Because the right at issue is not fundamental, we are to apply a rational basis analysis to the alleged constitutional violation in this case to determine whether a reasonable fit exists between the government's purpose in enacting the statutes and the means chosen to advance it. Id. We find there is a reasonable fit between the provisions set forth in sections 598.41C and 598.41D and the State's interest in not penalizing military service people for their public service while deployed, avoiding a chilling effect on people volunteering for military service due to fear of losing custody of their children, and furthering the long-range best interests of children by maintaining stability and consistency for the children during a parent's temporary deployment. Because there is a rational basis for the provisions Kenna contests in sections 598.41C and 598.41D, we are not persuaded by her claim that the provisions violate her substantive due process rights.

III. Temporary Modification.

Kenna argues the district court erred in denying her application for temporary modification and in granting John's application for assignment of his physical care time to Dolores, X.B.'s stepmother. Kenna contends she is “willing, fit, and able to care” for X.B. while John is away on deployment. Kenna states she is “the natural parent and joint custodian” of X.B., and “[a]s such, her claim to temporary custody is clearly superior to that of [Dolores], the minor child's stepmother.”

Our review of a custody modification action is de novo. Iowa R.App. P. 6.907; In re Marriage of Grantham, 698 N.W.2d 140, 143 (Iowa 2005). In matters of child custody, the first and governing consideration of the court is the best interests of the child. Iowa R.App. P. 6.904(3)(o). “We recognize that the district court has reasonable discretion in determining whether modification is warranted and that discretion will not be disturbed on appeal unless there is a failure to do equity.” In re Marriage of Walters, 575 N.W.2d 739, 741 (Iowa 1998).

At the outset, it is important to note the district court treated this matter as a dispute between two parents regarding the arrangements for the care of their child during the custodial parent's parenting time, rather than a dispute between a nonparent seeking parenting time and a parent opposing it. Specifically, this dispute concerns John's physical care of X.B., and John's determination, as set forth in his application for temporary assignment of his physical care parenting time, that it would be in the best interest of X.B. to allow him to continue the usual physical care schedule, maintain his relationship with his stepmother and stepsister, and not relocate several states away during John's temporary deployment.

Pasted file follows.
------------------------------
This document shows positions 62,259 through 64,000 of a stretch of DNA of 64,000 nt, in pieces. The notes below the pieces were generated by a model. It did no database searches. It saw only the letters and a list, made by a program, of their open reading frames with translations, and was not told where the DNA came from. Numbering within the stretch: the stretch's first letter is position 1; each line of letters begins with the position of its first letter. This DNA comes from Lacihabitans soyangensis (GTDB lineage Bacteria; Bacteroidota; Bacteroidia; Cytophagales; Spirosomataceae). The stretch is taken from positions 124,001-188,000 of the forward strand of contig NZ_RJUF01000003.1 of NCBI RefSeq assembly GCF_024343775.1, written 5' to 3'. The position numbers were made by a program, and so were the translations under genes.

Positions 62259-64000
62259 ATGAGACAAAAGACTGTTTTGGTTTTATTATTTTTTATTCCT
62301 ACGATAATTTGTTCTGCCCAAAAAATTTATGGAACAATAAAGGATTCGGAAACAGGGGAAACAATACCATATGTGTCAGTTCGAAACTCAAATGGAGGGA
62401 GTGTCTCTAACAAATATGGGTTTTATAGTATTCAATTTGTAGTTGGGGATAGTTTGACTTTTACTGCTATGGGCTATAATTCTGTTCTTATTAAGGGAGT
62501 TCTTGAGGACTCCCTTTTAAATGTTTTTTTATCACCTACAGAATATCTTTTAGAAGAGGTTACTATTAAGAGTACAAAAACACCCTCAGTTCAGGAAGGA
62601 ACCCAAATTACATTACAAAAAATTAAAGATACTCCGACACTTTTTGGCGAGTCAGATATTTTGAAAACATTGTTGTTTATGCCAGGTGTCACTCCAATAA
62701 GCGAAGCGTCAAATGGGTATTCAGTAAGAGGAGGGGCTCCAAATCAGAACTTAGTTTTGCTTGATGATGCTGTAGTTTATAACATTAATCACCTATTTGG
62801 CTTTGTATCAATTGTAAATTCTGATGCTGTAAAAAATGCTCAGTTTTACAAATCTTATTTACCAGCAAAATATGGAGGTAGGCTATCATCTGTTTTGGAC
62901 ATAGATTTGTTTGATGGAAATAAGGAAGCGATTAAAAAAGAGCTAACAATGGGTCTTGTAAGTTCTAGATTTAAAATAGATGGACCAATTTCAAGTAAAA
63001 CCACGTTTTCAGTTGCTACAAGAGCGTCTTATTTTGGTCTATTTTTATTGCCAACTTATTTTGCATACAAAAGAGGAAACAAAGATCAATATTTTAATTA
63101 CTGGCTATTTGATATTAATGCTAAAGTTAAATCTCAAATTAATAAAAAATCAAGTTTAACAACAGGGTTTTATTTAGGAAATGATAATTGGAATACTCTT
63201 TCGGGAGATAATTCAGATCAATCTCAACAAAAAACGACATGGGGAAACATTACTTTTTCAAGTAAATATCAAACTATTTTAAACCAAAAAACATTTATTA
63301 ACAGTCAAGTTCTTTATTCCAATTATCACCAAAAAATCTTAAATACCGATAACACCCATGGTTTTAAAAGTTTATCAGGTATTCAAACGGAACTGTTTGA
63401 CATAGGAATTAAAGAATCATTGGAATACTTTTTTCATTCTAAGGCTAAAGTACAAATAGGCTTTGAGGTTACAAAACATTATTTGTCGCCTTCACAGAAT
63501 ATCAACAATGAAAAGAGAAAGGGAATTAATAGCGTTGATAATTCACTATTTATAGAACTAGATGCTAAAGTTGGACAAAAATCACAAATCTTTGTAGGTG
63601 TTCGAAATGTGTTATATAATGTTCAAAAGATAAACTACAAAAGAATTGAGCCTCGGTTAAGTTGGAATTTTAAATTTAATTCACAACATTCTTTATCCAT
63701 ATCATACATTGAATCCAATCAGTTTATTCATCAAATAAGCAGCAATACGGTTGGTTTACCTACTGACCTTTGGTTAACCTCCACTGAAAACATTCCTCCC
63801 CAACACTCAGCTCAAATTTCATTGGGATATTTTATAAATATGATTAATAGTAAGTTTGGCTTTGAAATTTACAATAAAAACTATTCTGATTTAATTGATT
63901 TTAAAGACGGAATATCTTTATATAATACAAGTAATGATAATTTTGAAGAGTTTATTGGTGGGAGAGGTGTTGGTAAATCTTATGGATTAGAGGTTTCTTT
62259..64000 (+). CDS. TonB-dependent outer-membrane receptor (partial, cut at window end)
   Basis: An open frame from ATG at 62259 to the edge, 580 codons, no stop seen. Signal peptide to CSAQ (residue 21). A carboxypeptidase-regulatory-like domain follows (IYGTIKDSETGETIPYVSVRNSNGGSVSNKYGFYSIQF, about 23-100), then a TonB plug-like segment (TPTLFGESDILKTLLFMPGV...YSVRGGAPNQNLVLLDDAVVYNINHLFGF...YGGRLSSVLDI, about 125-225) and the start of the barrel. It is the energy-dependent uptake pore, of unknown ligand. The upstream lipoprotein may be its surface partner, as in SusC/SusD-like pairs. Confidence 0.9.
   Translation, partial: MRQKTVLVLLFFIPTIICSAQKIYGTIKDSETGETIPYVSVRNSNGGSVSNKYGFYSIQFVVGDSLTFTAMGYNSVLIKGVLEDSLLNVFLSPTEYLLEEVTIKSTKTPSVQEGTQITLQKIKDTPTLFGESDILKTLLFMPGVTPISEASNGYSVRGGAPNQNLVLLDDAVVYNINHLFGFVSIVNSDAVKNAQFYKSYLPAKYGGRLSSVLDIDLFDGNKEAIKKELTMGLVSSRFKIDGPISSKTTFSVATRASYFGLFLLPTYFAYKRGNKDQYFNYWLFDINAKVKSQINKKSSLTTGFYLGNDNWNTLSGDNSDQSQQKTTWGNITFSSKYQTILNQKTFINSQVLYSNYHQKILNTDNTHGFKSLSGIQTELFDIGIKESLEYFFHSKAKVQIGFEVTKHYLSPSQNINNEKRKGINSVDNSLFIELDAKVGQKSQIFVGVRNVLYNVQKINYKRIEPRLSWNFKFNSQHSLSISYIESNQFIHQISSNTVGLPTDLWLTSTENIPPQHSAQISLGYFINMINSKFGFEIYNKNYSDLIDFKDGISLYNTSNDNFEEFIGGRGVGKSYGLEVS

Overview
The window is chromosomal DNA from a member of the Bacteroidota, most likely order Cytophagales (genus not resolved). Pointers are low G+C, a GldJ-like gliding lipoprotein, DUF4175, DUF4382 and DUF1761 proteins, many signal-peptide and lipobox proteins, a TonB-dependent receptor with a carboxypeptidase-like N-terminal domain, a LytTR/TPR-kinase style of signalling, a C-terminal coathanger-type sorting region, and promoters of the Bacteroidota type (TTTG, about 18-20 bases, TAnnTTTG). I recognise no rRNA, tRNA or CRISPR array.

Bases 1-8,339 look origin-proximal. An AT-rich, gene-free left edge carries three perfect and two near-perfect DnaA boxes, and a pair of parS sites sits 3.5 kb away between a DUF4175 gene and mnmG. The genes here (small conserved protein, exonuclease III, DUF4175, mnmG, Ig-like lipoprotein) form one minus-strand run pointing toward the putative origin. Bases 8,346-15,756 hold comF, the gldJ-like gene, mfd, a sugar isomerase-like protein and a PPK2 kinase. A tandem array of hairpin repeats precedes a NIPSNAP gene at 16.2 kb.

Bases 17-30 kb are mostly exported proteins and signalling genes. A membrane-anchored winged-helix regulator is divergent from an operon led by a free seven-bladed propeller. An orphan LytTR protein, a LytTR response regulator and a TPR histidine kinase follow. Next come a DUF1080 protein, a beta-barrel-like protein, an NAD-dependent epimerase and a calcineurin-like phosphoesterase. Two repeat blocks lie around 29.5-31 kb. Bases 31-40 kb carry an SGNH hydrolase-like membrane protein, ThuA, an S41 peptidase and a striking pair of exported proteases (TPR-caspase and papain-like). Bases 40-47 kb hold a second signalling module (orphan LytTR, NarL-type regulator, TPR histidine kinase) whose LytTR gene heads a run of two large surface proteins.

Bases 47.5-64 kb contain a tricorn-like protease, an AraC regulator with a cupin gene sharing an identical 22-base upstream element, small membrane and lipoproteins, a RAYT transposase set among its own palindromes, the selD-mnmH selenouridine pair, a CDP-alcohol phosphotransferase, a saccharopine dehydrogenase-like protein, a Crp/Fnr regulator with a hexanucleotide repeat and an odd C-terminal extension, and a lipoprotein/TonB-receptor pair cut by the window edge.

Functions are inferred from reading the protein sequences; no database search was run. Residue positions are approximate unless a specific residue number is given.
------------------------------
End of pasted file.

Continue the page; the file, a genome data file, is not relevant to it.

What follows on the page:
Iowa courts recognize a presumption that fit parents act in the best interests of their children. Spiker v. Spiker, 708 N.W.2d 347, 358 (Iowa 2006). We further observe that a transfer of parenting time to a family member under section 598.41D does not assign legal rights. Iowa Code § 598.41D(11) ( “As used in this section, ‘parenting time’ means actual time spent with the child as specified in a decree or order, but does not include any other element of legal custody, physical care, or joint physical care.”)

Because this case concerns a dispute between a mother and father, the district court was correct in weighing the wishes of both and considering the other relevant factors to determine what was in X.B.'s best interests. SeeIowa Code § 598.41 D(4)(b); Iowa R.App. P. 6.904(3)(o). The court listed specific findings that Dolores met the criteria for temporary assignment of parenting time, and concluded “[i]t is in the best interest of X.B. for John's right of primary physical custody of X.B. to be assigned to X.B.'s stepmother, Dolores Trotter, during John's deployment.” The court also stated it had “not been presented with clear and convincing evidence that modification of temporary placement as requested by Kenna is in X.B.'s best interest.” Upon our de novo review of the record, we agree with the district court's findings. Accordingly, we affirm the order of the district court.

Specifically, in determining the best interests of the child under 598.41 D, the court is directed to ensure the following:
(1) That the specified family member is not a sex offender....
(2) That the specified family member does not have a history of domestic abuse....
(3) That the specified family member does not have a record of founded child or dependent adult abuse.
(4) That the specified family member has an established relationship with the child and assigning visitation or physical care parenting time to the specified family member will provide the child the opportunity to maintain an ongoing family relationship that is important to the child.
(5) That the specified family member demonstrates an ability to personally and financially support the child and will support the child's relationship with both of the child's parents during the assigned visitation or physical care parenting time.
Iowa Code § 598.41 D(4)(b).

AFFIRMED.